The University of Colorado School of Law was founded in 1892 and has since maintained a solid history of higher education and excellence. Ranked 40th on the annual U.S. News & World Report
list of tier-one law schools, the university continues to be one of the strongest public law schools in the nation.
The University of Colorado stands apart from its competitors, in particular for its pristine location. Lying at the foot of the Rocky Mountains, the Boulder campus overflows with greenery and an abundance of beautiful trees and lakes, creating a most serene atmosphere-a Utopia for the average frazzled law student. The 215-plus buildings add an extra dimension of beauty to this perfect campus-with Italian-style architecture, sandstone walls, and red-tile roofs.
The School of Law lies in the southwestern part of campus in the Fleming Law Building, with an adjacent library that houses an extensive collection of works and research materials. Wireless Internet is available to all students within both the law building and library. Plans are underway for the construction of the Wolf Law Building-another beautiful addition to the series of Italian Renaissance buildings. The designs of the new building and its surrounding landscape are gorgeous.
The admissions process at the Colorado School of Law is selective, and gaining entrance may be particularly difficult for a non-resident. Out of more than 3,000 applicants, only about 700 are offered admission, with an average of 165 students in each entering class. Narrowing down the pool of candidates even further, out of those 165 students, at least 55% must be residents of Colorado (in line with policy as a public institution).
The University of Colorado bases its admissions decisions heavily on LSAT scores and undergraduate GPA. As of 2003, the median LSAT was 162, and the median GPA 3.62. While scores may be slightly above average, other factors are taken into consideration, including background, experience, and interests. In order to increase cultural and ethnic diversity, the University of Colorado abides by a policy of affirmative action. The small School of Law, therefore, represents a diverse community of talented individuals.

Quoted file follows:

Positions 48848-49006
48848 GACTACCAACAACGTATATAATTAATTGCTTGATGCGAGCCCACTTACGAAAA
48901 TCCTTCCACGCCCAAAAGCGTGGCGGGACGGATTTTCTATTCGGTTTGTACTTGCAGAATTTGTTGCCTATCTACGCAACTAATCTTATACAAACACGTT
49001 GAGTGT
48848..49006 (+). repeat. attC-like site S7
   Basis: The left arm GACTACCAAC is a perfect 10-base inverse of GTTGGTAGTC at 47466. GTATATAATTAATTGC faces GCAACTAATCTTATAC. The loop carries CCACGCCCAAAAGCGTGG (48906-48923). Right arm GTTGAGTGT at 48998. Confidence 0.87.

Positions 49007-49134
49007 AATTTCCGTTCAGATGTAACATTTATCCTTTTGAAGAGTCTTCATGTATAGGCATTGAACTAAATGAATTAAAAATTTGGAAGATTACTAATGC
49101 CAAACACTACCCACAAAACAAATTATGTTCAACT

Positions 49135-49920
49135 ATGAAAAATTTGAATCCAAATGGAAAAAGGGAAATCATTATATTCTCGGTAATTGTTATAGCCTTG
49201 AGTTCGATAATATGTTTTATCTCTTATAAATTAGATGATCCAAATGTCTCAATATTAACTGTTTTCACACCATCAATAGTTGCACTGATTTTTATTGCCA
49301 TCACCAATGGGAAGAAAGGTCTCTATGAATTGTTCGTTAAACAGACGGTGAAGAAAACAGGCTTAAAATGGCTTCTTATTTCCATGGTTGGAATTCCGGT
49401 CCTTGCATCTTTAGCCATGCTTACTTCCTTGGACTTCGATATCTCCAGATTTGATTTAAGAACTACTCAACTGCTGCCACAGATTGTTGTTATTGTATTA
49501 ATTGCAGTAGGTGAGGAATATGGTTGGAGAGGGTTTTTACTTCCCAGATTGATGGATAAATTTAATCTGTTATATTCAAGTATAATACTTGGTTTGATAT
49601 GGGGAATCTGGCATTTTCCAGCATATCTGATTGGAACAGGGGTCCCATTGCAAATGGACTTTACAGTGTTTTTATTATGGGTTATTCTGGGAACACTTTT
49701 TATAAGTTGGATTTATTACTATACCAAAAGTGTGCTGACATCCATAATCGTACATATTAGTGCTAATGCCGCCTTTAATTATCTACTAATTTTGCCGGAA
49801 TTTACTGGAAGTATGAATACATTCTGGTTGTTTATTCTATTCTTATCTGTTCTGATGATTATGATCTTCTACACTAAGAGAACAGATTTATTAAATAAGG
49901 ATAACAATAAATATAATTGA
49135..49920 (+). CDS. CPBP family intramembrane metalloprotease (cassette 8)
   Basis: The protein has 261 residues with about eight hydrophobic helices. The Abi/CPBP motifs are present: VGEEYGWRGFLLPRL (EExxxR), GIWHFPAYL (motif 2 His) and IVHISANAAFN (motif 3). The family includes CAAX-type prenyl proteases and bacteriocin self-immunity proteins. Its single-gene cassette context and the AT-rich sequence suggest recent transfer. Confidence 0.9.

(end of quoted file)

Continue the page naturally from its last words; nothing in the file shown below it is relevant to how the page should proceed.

If you can make your way into this selective pool of candidates, you'll be sure to enjoy the small student-to-faculty ratios (14:1), the beautiful panoramic views, and, best of all, the low cost of attendance.
The University of Colorado boasts the lowest tuition and fees in the nation—$7,645 for Colorado residents and $22,781 for non-residents. While the fees may be low, the education the school offers is nothing short of excellent. Classes are often smaller than 85, allowing for uninhibited discussion. In order to further encourage the students to familiarize themselves with professors, the university also places its first-year students in at least one class of 30 or fewer students. The university is known for its strong network of relationships among students and faculty members.
Unique to the university is its Lend-A-Law-Student Program. The program primarily serves pro-bono Colorado attorneys or nonprofit organizations by making CU law students available for any jobs or projects. Students volunteer their time doing research, investigations, brief writing, or any other related tasks. Involvement in the legal community encourages students to build relationships within Boulder and achieve hands-on experience before beginning their legal careers
The success rate of legal placements after graduation is excellent. More than 97% of the school's graduates find employment, with approximately 46% joining legal firms, 20% becoming judicial clerks, and approximately 13.5% finding positions within the government.
Apart from academics, quality of life is good in Boulder. Living in this natural environment definitely has its perks. Aside from absorbing the beauty that embodies the campus, many students take advantage of the mountainous area to hike, bike, or backpack during the warmer seasons and ski during the snowy winters.
The campus is beautiful and the academics are first-rate at the University of Colorado School of Law. Entering its 112th year, the university will continue to build a strong community of scholars and maintain its long tradition of excellence.
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